Note: I think the term "working moms" are not very apt, since all moms work. Raising children IS work, a work of love with no leave days. But for the sake of to make it easy, I'll just use the term "working mom" in definition of moms who works outside the home.
Lately I've been reading a lot, and watching a lot of videos on YouTube, on the topics of babies, motherhood, and working moms. A lot of working mothers mentioned about the guilty feelings they have for leaving the children to work. Well, I'm a working mom, and I wrote a post about guilty feeling a while back (you can read it here), but it has nothing to do with being a working mom. Maybe because I have many friends whose mothers are or were working moms, and they turned out fine. They are good men and women, and they are very close to their moms. Also, the mothers are good wives, as well. So, I don't associate "working moms" with "neglected children" or "feminism" or any negative connotations.
But I still feel guilty.
Friends have said that I'm a good wife and mother.
My husband has said over and over that I am an excellent wife and mother. (He's so sweet.)
Sometimes I believe them.
Sometimes I don't.
I try to balance being a wife, being myself, and being a mother. I try to compartmentalize my time and schedule (and the baby's schedule) to cater to all of them. I streamline and simplify everything: the menu, the house cleaning schedule, my beauty routine, my wardrobe, etc. I learned to do everything in a shorter amount of time. It required a lot of discipline and will power, but so far so good. I'm very fortunate to have a supportive husband who continuously convince me that I'm doing good, that I'm doing great that I'm doing enough, and that he and his son appreciate my efforts. Baby Michael is healthy and happy. My husband is healthy and happy. I am healthy and happy.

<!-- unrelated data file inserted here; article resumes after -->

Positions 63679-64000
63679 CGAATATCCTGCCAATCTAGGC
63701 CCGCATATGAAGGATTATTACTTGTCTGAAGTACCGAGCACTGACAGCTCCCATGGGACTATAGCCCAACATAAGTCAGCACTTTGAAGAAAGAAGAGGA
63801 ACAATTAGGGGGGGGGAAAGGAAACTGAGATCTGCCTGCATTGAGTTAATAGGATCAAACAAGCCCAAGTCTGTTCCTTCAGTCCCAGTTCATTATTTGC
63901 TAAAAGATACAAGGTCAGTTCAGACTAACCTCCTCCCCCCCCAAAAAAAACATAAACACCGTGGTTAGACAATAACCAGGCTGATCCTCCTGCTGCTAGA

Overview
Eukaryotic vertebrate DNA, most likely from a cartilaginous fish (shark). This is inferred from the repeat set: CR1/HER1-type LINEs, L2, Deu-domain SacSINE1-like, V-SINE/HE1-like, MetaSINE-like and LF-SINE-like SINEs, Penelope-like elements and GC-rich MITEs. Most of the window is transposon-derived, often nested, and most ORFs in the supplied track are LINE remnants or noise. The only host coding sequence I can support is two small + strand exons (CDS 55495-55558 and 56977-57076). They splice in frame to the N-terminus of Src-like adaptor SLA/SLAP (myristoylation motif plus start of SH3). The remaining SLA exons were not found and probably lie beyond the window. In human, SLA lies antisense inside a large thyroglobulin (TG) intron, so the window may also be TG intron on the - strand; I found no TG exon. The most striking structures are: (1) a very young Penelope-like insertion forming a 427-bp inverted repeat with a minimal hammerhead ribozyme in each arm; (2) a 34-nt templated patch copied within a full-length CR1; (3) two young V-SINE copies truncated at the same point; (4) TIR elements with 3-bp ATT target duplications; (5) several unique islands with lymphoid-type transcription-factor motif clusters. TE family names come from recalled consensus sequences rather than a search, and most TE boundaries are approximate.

I still have time for myself (much less than I used to, but enough), do grocery shopping, have dinner and nice conversation with my husband almost every night, go out with my husband or my girlfriends once in a while, breastfeed the baby, organize my closet, putter around the house, have a hair cut, write posts for my blog, call my parents once a week, surf the internet, read and go to the office on weekdays. I asked my husband whether he thinks he still get enough attention from his wife after baby, and he said yes. The house is clean and relatively tidy, though it's no longer meticulous like it used to. My boss has said that I'm doing well at work even with all the new possibilities and lack of sleep.
But often, when I'm looking at my baby's face, I feel guilty.
Like very early this morning, around 6 am, I took the sleeping Baby Michael in my arms and took him outside to the terrace so he will get some clean, fresh early morning air. I do this whenever I could wake up early enough, since later in the morning it would already be too warm. I cradled him and looked at him peaceful, sleeping face, and suddenly I thought: "I should have done this every single morning, and more than just 30 minutes at a time."
Yesterday evening I was playing with Baby Michael for about half an hour, then I left him in his crib to have dinner (my husband was working late, so I ate dinner alone). Baby Michael was content playing by himself, so after dinner I did some blogwalking. And suddenly I thought: "I should be playing with my baby. Why I'm here playing with my laptop while my baby is playing alone in his crib?"
Then many times, when I breastfeed Baby Michael, I thought: "I'm not a good mother type. I only spend time with my baby when I'm breastfeeding him. Other times I'm busy doing something else and left him alone in his bouncer."
THEN when I took a short break from breastfeeding to grab something to eat because I was hungry and I had been nursing him for over an hour and had not had anything to eat since lunch, I felt guilty again. I felt guilty because I was so hungry and I had to eat and Baby Michael had to stop nursing and finish his "meal time" with formula milk. Repeat that again. I felt guilty for getting hungry after not having a bite for over 9 straight hours!
I know. I know. It's not logical. I very well know that I cannot, should not, carry my baby around in my pocket to keep him sage. That would be selfish. That won't teach him independence and self reliance. I know all of that.
But I still feel guilty.
When I'm writing this post, Baby Michael is sleeping in the nursery, right across my bedroom. And I feel guilty for not having him right next to me. Duh.
Yes. I know it's ridiculous. But still...
Motherhood. How many surprises and lessons you have in store for me!
Please share with me, Friends. Is this normal?
And if it does, as many people said it is, how long it usually lasts?
These pictures were taken when I was twenty weeks pregnant. The dress was altered they way I did my other dresses to fit my growing belly: I opened the seams at the waist area.
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